Supaman, aka Christian Parrish, is a triple threat — Crow fancy dancer, hip-hop artist and cultural ambassador.
His expertise at all three was abundantly clear Wednesday as he kept the entire Skyview High School student body a little late after school, and no one seemed to care.
Parrish has been visiting Billings schools over the past week talking about his Crow culture. Mostly he helps students feel good about themselves.
Parrish kept returning to the refrain Wednesday, “If you’re happy and you know it,” letting the audience fill in the rest, with “clap your hands.” He had students paying each other compliments and giving each other high fives and telling one another, “I’m glad you’re alive.”
“Now, how many of you smiled; how many of you laughed?” Parrish asked the students, who raised their hands in the air by the hundreds.
That was even before Parrish showed off his hip-hop skills and invited a dozen students to join him at center court in the Skyview gym to try out their beatboxing and hip-hop.
Parrish said his grandfather advised him that if he wanted to be a fancy dancer, Parrish had to have a happy heart.
“Those who are sick, lost a loved one, or are in wheelchairs and can’t dance — those are the ones you dance for, my grandfather said."
Parrish used his cellphone to read jokes he said he was working on in order to become a comedian. Some got a big groan from the students, other jokes took a minute to get and then the students roared. "I'll keep that one," Parrish said.
“If you live in Montana, you’re going to come into contact with Native Americans,” Parrish told the students.
Ten percent of the students in Billings public schools are Native American, according to Glenda McCarthy, instructional coach for Indian Education. That means the district has 1,600 Native students enrolled.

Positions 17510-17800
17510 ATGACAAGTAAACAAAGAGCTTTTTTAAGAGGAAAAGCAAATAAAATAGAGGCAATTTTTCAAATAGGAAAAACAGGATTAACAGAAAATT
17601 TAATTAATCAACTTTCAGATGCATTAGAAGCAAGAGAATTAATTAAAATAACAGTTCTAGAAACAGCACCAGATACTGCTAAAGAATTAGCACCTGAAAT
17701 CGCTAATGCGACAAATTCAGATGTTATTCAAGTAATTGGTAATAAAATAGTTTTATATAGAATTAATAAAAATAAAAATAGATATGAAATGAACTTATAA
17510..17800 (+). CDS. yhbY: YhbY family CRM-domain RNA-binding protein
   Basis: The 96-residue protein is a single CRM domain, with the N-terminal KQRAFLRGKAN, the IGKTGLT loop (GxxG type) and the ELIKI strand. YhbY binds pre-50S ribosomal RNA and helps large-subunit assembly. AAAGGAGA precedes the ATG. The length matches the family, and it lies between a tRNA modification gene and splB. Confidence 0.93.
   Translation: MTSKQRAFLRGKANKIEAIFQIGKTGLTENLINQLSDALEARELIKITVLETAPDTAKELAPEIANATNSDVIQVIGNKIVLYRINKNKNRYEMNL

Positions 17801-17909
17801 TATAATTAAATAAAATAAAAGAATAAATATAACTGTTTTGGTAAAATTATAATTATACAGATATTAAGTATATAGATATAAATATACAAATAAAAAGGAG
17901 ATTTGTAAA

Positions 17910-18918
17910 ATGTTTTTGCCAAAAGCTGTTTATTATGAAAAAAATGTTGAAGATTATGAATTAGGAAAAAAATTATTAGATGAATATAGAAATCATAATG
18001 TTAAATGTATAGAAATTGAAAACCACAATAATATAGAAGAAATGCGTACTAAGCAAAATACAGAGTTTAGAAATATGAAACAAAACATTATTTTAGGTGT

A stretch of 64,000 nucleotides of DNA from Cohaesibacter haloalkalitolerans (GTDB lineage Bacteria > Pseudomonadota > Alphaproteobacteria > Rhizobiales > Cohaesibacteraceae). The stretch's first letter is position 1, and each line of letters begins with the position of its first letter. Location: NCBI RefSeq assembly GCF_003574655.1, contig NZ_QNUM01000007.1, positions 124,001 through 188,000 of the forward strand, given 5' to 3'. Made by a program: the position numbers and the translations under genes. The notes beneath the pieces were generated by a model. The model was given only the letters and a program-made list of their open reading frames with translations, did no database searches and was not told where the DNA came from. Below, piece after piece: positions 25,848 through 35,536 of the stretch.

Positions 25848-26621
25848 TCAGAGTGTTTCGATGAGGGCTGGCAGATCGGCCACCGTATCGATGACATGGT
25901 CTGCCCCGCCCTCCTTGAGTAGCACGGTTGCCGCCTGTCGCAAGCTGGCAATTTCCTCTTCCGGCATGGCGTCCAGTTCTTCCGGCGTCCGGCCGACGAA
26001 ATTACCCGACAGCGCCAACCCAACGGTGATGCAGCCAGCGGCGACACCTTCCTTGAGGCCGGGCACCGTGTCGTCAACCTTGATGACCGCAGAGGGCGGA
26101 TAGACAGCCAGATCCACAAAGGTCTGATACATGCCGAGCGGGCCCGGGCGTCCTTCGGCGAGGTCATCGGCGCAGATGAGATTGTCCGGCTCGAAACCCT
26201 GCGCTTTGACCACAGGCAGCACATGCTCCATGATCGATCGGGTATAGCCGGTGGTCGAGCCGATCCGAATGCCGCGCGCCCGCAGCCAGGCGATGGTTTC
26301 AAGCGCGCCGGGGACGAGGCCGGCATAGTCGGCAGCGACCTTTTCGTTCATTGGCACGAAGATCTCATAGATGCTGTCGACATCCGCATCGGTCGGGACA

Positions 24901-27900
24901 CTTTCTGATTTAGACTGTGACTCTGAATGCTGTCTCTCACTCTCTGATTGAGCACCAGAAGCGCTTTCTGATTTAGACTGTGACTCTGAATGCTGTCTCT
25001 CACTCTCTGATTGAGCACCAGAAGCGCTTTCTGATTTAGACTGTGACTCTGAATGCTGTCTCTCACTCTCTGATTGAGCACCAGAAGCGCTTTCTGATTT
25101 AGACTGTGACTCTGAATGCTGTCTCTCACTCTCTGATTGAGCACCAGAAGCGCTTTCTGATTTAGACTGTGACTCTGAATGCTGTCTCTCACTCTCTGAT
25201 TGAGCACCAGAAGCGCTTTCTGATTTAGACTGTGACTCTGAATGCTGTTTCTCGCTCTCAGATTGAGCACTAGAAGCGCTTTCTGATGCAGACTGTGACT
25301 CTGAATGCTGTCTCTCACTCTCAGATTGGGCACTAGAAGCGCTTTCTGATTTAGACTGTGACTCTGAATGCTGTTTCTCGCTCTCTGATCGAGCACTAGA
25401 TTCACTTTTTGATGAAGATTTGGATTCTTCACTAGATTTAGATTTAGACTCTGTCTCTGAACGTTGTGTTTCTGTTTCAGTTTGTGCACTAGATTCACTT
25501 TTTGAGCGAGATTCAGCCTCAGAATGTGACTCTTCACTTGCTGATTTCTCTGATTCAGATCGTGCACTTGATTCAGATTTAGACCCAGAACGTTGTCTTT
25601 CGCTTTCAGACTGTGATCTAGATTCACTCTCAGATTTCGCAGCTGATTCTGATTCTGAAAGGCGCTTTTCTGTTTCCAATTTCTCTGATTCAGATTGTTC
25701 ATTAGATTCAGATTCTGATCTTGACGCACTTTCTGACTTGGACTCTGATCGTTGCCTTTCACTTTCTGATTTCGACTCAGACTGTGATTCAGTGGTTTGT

McCarthy helped coordinate the presentation with Skyview librarians Karen Mayhall and Liz Barnea. Programs given at Billings schools during November, which is Native American Month, help celebrate diversity, McCarthy said. Parrish will speak at several elementary schools this week and next.
“It helps to affirm their cultural identity,” McCarthy said. "It is equally important for the non-Native student to hear Christian’s story. He is a super star and has been traveling nationally and internationally. We’re lucky to get him now.”
Parrish has two YouTube videos that have each generated one million views. He was invited to dance in the Macy's Thanksgiving Day Parade in 2013 and won the Aboriginal People's Choice Award. One of his videos was selected as Artist of the Week on MTV.
"Do you know who Snoop Dogg is?" Parrish asked students. "He shared my video, man. He said 'Check this guy out, dope.'"
Parrish’s son Sam, who is a student at Senior High, helped run the sound equipment and throw T-shirts into the crowd. He even did a little rapping with his dad.
Mason Walker, a senior who is president of Skyview’s All Nations Club, praised Parrish’s talk, calling it inspiring and real.
“His message was to stand tall and look forward to your education. And be happy,” Walker said.